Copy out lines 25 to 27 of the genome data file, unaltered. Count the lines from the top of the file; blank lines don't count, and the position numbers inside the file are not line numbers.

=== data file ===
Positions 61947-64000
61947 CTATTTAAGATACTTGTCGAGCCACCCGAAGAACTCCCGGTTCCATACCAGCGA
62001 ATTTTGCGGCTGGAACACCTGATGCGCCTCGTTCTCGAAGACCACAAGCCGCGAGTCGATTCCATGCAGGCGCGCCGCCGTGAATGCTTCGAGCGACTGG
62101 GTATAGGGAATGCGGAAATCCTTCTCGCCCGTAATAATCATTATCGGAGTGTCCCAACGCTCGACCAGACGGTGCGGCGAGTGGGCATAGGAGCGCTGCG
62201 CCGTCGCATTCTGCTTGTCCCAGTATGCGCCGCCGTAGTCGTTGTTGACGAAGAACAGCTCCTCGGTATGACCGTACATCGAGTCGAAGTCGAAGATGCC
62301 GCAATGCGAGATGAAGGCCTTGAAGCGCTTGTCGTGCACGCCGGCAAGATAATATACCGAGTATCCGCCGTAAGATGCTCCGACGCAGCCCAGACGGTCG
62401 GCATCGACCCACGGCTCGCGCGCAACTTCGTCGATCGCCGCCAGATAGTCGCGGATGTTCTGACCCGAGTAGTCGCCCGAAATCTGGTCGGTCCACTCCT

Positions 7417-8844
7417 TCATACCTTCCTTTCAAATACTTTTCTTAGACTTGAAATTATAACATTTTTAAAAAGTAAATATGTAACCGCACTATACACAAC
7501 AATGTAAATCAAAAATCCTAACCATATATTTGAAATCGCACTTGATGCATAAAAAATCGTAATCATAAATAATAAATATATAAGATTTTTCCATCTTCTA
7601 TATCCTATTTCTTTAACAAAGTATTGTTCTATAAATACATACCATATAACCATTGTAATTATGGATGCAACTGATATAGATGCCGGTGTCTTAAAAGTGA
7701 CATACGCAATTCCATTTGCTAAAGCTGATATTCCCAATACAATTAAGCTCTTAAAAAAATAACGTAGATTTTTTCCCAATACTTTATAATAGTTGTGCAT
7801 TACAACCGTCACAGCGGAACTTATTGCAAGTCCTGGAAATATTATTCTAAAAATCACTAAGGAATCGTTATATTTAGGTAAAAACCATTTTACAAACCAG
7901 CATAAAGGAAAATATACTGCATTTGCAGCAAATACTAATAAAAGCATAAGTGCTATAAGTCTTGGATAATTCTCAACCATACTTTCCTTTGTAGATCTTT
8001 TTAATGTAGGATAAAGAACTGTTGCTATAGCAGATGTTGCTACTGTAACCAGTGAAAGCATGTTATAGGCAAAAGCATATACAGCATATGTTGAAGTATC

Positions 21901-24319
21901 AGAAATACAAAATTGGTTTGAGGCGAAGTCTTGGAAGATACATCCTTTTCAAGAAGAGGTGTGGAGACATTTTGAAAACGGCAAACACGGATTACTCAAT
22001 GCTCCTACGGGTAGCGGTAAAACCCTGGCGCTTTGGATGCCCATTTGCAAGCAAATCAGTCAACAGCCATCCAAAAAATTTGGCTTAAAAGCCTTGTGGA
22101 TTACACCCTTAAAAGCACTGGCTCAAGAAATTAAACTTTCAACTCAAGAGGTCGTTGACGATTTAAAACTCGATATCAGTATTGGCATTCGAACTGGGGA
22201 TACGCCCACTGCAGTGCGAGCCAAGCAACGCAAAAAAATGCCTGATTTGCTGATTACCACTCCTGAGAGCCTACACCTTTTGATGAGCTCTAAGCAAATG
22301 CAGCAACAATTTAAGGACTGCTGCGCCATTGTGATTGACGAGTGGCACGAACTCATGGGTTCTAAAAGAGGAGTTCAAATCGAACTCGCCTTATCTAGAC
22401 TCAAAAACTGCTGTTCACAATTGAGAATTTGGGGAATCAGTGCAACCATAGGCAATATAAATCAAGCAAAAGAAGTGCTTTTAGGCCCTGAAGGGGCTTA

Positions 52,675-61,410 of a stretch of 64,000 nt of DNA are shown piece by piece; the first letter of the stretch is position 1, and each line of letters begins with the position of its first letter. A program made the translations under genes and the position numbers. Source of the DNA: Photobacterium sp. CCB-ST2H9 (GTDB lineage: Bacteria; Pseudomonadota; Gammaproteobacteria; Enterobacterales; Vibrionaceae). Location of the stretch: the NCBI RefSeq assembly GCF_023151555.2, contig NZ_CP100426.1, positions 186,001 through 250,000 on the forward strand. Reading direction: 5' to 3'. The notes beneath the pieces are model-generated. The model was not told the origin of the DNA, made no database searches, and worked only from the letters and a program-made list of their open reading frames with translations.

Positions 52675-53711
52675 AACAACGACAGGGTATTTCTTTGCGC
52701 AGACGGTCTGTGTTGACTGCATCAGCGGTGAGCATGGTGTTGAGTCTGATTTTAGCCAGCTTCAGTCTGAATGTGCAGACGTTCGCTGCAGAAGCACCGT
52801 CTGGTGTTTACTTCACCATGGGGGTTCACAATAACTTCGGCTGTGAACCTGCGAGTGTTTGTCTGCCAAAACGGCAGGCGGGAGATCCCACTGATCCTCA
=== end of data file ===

52675 AACAACGACAGGGTATTTCTTTGCGC
52701 AGACGGTCTGTGTTGACTGCATCAGCGGTGAGCATGGTGTTGAGTCTGATTTTAGCCAGCTTCAGTCTGAATGTGCAGACGTTCGCTGCAGAAGCACCGT
52801 CTGGTGTTTACTTCACCATGGGGGTTCACAATAACTTCGGCTGTGAACCTGCGAGTGTTTGTCTGCCAAAACGGCAGGCGGGAGATCCCACTGATCCTCA